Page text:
Reuse heat from internal sources for space heating, such as waste heat from lighting, white goods (major appliances) and other electrical devices.
Use appropriate HVAC refrigerants (use none, use non-HCFC refrigerant, or a refrigerant with good combined GWP/ODP score). Consider alternatives to conventional refrigerant-cycle air-conditioning.
Provide appropriate controls and zoning for HVAC.
Install programmable thermostats unless thermostat controls a zone with electric radiant heat for which a manual thermostat is appropriate.
Provide controllable interior shading.
Energy- HVAC ducts and infiltration
Enhance the efficiency of the HVAC system by:
Ensure low levels of air infiltration and use heat recovery ventilation to lower heating and cooling energy.
Ensure tightness of mechanical ducts- Conduct duct tightness test (before and after) in homes with forced-air systems.
Properly maintain equipment.
Reduce forced-air duct leakage or piping heat loss. Install pipe insulation on all hot water lines.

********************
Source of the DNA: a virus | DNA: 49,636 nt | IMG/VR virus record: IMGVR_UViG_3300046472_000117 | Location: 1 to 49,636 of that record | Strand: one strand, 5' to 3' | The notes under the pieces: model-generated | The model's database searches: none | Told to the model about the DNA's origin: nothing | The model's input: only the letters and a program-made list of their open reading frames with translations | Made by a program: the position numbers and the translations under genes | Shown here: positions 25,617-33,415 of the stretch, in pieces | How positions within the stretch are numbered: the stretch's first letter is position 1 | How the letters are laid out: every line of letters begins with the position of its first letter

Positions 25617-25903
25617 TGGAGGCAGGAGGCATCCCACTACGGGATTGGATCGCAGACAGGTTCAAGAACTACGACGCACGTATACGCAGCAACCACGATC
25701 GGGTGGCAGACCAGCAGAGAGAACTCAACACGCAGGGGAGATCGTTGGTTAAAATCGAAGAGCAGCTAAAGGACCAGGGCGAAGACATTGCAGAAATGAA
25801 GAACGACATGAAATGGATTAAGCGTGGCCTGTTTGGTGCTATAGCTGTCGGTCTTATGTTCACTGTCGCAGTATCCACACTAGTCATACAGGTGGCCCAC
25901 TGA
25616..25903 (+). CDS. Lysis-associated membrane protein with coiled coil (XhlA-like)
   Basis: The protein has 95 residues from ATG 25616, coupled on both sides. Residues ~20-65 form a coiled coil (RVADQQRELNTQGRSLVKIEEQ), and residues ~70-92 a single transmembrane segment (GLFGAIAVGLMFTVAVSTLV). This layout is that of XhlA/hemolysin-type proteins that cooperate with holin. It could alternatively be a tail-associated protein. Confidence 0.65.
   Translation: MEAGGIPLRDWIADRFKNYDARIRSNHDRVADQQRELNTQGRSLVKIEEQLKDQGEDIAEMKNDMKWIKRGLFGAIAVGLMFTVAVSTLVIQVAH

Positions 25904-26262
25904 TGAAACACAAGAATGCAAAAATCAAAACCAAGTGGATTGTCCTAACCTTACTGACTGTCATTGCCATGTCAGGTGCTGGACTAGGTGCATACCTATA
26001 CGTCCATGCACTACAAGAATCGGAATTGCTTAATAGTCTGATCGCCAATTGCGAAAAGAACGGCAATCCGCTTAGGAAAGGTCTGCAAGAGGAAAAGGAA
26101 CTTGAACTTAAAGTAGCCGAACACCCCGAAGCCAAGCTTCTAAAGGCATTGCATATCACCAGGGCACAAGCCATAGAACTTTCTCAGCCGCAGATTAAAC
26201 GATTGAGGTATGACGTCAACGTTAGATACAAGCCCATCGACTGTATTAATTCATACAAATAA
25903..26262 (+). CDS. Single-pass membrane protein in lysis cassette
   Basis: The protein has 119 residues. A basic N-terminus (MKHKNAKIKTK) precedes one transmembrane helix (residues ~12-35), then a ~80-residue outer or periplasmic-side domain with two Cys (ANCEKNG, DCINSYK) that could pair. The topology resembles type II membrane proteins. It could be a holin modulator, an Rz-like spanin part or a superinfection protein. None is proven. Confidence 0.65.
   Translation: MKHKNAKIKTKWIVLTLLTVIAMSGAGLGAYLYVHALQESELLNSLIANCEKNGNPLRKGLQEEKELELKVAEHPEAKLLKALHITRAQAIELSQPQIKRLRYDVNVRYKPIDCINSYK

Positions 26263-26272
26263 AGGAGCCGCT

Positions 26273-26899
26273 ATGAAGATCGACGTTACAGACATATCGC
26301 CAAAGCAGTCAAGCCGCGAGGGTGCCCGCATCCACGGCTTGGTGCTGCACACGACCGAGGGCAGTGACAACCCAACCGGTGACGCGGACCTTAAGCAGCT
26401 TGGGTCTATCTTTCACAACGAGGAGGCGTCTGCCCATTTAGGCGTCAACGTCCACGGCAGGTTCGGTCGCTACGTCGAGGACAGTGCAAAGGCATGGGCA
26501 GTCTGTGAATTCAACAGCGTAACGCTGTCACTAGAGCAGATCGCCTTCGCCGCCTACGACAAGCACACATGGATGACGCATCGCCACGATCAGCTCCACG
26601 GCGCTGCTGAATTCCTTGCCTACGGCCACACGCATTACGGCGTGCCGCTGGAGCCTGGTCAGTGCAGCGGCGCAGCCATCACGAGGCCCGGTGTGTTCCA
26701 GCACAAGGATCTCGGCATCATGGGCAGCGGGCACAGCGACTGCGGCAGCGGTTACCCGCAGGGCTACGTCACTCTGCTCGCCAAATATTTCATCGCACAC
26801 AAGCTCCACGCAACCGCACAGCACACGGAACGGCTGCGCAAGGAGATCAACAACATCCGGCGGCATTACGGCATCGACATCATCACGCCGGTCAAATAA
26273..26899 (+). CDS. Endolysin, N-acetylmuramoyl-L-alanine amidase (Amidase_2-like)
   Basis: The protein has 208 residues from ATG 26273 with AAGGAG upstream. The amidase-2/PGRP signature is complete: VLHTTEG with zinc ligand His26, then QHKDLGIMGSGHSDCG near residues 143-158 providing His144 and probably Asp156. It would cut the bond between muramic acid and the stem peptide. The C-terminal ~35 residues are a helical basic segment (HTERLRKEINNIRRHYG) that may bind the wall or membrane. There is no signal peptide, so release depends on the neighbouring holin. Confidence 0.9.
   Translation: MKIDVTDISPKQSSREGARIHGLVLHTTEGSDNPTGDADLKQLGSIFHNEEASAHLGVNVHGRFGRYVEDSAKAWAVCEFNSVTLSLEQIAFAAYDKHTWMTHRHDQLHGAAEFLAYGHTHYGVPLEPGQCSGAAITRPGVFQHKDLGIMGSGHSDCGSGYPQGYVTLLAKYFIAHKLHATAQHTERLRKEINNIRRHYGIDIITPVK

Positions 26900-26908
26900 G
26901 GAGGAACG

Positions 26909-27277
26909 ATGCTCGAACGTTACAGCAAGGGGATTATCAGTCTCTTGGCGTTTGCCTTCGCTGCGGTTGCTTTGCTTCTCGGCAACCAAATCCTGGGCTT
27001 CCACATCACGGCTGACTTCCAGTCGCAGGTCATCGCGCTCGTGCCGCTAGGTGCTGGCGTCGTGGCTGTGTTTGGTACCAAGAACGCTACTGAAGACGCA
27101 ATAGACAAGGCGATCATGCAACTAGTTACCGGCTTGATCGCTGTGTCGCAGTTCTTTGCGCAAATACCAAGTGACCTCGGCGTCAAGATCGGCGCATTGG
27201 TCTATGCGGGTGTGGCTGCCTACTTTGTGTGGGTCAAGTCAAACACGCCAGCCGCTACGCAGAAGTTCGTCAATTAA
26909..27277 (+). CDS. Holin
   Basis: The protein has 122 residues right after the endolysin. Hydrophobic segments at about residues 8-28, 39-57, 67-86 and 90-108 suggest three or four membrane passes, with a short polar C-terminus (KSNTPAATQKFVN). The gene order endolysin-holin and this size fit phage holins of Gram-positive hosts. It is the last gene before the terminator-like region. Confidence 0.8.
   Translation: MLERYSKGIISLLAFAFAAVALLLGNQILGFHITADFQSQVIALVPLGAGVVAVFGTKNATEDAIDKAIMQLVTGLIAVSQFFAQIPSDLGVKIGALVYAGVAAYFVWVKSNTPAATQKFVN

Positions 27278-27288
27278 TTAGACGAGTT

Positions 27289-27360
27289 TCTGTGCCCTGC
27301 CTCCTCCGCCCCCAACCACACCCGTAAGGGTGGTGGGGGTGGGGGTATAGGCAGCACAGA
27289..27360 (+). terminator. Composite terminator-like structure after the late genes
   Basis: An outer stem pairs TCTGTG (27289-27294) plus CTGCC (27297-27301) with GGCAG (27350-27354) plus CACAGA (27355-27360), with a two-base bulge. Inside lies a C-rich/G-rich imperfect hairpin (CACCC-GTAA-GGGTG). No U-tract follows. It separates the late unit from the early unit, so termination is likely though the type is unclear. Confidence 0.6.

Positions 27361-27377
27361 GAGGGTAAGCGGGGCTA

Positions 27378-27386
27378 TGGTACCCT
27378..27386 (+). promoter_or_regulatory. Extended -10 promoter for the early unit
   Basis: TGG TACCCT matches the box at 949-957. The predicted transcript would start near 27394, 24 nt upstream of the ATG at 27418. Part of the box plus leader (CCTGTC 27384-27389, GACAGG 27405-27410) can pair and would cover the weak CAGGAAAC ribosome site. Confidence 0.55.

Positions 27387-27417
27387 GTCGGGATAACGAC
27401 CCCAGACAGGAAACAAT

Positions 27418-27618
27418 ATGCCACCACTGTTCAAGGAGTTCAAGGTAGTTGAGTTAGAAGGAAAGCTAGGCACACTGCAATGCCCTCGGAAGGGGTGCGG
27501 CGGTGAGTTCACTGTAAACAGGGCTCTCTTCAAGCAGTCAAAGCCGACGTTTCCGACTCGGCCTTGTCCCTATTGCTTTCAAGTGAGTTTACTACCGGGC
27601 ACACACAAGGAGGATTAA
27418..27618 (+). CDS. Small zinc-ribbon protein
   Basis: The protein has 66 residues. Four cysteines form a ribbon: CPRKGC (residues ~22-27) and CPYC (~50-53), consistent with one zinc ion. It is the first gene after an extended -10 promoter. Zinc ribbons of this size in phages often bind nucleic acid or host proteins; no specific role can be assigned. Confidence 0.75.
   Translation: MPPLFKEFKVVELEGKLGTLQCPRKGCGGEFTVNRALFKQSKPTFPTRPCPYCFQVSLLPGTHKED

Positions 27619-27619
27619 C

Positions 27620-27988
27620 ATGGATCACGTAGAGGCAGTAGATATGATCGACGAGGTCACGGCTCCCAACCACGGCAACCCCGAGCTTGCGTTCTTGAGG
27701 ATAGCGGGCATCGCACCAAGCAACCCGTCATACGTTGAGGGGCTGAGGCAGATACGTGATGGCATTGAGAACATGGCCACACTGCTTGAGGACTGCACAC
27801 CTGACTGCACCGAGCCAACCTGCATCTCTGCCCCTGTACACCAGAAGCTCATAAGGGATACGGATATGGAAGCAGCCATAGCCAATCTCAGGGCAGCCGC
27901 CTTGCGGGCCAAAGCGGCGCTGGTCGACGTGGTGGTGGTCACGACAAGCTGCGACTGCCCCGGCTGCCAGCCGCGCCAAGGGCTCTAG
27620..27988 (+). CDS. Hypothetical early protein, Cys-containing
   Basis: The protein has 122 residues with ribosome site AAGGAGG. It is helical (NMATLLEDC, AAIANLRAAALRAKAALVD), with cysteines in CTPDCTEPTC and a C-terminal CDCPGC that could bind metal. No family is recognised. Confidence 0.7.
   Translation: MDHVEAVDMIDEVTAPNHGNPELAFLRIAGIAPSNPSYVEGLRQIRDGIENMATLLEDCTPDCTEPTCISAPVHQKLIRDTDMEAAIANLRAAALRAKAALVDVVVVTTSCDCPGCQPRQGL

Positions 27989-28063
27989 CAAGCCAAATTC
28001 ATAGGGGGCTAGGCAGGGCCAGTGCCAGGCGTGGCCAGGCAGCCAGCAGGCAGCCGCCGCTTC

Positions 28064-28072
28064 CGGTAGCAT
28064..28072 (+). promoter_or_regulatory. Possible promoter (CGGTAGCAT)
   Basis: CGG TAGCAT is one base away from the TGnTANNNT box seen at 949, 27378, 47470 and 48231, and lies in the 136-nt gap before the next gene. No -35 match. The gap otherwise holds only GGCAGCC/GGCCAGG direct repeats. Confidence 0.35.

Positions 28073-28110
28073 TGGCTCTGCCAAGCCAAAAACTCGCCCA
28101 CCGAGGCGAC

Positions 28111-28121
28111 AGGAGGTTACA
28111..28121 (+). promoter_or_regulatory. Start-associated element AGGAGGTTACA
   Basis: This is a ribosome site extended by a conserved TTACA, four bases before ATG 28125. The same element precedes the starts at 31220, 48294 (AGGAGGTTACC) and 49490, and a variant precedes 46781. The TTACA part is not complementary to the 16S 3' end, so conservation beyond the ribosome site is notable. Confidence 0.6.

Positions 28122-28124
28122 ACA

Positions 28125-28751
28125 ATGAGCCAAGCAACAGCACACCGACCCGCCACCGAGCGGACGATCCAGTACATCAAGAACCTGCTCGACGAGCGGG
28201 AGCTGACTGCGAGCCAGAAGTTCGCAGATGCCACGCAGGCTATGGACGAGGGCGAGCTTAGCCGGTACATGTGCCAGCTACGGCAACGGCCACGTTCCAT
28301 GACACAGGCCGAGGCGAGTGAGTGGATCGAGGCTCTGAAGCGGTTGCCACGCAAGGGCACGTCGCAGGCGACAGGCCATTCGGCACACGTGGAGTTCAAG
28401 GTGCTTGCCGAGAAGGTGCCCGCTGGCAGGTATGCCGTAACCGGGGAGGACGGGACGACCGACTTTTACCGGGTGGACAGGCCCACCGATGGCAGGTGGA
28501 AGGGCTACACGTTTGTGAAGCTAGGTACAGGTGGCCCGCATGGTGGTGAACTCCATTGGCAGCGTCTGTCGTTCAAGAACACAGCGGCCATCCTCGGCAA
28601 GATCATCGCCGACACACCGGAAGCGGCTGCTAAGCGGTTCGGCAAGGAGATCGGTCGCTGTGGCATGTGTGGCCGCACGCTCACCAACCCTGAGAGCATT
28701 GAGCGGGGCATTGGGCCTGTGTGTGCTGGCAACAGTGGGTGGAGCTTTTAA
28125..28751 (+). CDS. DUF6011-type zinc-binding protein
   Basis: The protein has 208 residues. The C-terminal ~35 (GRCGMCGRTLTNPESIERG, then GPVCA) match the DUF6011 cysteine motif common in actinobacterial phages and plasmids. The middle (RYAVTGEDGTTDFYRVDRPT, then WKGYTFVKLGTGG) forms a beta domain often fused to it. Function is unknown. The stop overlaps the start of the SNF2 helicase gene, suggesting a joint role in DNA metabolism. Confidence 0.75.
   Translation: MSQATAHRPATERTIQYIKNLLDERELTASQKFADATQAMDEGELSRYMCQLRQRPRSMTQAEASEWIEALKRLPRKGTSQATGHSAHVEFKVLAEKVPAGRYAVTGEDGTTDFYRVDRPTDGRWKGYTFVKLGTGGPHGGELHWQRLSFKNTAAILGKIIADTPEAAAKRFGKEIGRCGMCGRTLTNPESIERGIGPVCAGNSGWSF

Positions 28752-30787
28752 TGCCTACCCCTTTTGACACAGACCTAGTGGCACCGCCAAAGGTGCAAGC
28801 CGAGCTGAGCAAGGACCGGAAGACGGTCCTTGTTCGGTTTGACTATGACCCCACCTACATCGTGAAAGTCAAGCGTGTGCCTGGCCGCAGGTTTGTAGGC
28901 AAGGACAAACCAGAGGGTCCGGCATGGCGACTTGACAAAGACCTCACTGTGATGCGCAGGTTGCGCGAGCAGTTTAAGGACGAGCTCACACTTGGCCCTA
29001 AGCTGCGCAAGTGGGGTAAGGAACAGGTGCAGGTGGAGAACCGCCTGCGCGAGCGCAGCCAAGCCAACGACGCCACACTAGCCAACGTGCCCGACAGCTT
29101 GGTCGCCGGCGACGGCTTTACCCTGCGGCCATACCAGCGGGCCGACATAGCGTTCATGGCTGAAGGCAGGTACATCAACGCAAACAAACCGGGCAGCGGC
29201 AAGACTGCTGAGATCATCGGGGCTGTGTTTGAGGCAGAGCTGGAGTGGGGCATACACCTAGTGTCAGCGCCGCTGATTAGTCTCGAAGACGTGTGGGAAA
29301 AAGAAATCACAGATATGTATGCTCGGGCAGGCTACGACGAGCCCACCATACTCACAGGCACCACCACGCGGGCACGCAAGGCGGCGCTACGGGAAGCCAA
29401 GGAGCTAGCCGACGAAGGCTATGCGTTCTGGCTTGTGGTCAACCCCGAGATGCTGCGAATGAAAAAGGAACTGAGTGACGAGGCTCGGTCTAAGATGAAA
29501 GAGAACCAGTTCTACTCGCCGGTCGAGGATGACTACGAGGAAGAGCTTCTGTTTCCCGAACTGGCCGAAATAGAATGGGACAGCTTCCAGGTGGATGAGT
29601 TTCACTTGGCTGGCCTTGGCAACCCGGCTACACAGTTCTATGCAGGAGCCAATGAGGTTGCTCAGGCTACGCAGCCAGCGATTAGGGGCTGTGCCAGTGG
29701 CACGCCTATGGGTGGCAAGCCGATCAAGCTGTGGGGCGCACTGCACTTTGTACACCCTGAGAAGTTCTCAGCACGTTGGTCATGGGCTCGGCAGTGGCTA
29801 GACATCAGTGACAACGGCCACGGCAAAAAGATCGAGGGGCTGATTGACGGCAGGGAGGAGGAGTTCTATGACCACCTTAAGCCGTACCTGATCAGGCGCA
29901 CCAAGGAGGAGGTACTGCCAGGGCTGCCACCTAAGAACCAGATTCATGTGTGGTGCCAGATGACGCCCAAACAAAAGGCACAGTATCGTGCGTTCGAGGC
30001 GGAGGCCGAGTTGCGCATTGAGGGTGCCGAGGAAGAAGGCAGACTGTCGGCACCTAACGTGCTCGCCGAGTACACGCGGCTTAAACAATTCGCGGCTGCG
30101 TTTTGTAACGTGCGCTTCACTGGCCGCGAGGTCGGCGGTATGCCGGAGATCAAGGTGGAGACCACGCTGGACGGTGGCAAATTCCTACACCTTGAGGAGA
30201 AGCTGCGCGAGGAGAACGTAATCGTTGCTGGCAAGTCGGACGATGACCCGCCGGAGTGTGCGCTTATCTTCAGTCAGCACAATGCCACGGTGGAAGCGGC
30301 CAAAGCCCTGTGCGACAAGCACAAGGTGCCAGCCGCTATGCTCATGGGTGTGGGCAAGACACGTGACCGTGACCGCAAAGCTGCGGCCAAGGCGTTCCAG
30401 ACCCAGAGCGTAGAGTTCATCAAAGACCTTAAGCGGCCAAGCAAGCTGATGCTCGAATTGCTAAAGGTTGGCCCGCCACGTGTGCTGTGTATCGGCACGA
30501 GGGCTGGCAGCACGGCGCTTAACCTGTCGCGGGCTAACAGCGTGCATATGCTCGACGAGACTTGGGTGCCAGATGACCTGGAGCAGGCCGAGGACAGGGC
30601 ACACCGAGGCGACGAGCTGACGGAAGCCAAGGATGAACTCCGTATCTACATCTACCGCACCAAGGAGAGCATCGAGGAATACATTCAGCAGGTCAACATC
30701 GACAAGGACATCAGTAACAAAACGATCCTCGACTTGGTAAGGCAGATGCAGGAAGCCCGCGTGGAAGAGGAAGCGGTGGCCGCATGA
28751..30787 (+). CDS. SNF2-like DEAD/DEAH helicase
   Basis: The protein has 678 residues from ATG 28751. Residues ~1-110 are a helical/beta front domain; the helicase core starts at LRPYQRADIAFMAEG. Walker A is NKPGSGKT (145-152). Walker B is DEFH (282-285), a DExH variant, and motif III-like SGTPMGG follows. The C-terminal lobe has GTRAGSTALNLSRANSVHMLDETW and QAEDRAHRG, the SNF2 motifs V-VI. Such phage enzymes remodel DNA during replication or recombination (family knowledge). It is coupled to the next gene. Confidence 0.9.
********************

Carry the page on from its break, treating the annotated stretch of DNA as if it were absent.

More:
Supply ducts in unconditioned attics shall have insulation ≥ R-8; all other ducts in unconditioned space shall have insulation ≥ R-6.
Total duct leakage shall be ≤ 8 CFM25 per 100 sq. ft. of conditioned floor area
Duct leakage to outdoors shall be ≤ 4 CFM25 per 100 sq. ft. of conditioned floor area.
Reduce or eliminate use of fossil fuels based energy consumption by:
Install a renewable electricity generation system (PV, wind, hydro).
Consider solar electric (photovoltaic) system.
Consider solar water heating.
Provide enough day lighting to minimize need for ambient lighting during day hours.
Provide appropriate mix of color-correct ambient and task lighting.
Install energy-efficient electric lighting (fluorescent lighting, LED).
Install high efficiency appliances (ENERGY STAR-labeled refrigerator, ceiling fans, dishwasher, clothes washer, cooking appliances).
Avoid recessed lights in insulated ceilings or use insulation-contact fixtures.
Provide adaptable lighting for multiuse spaces.
Select outdoor lighting to minimize light pollution.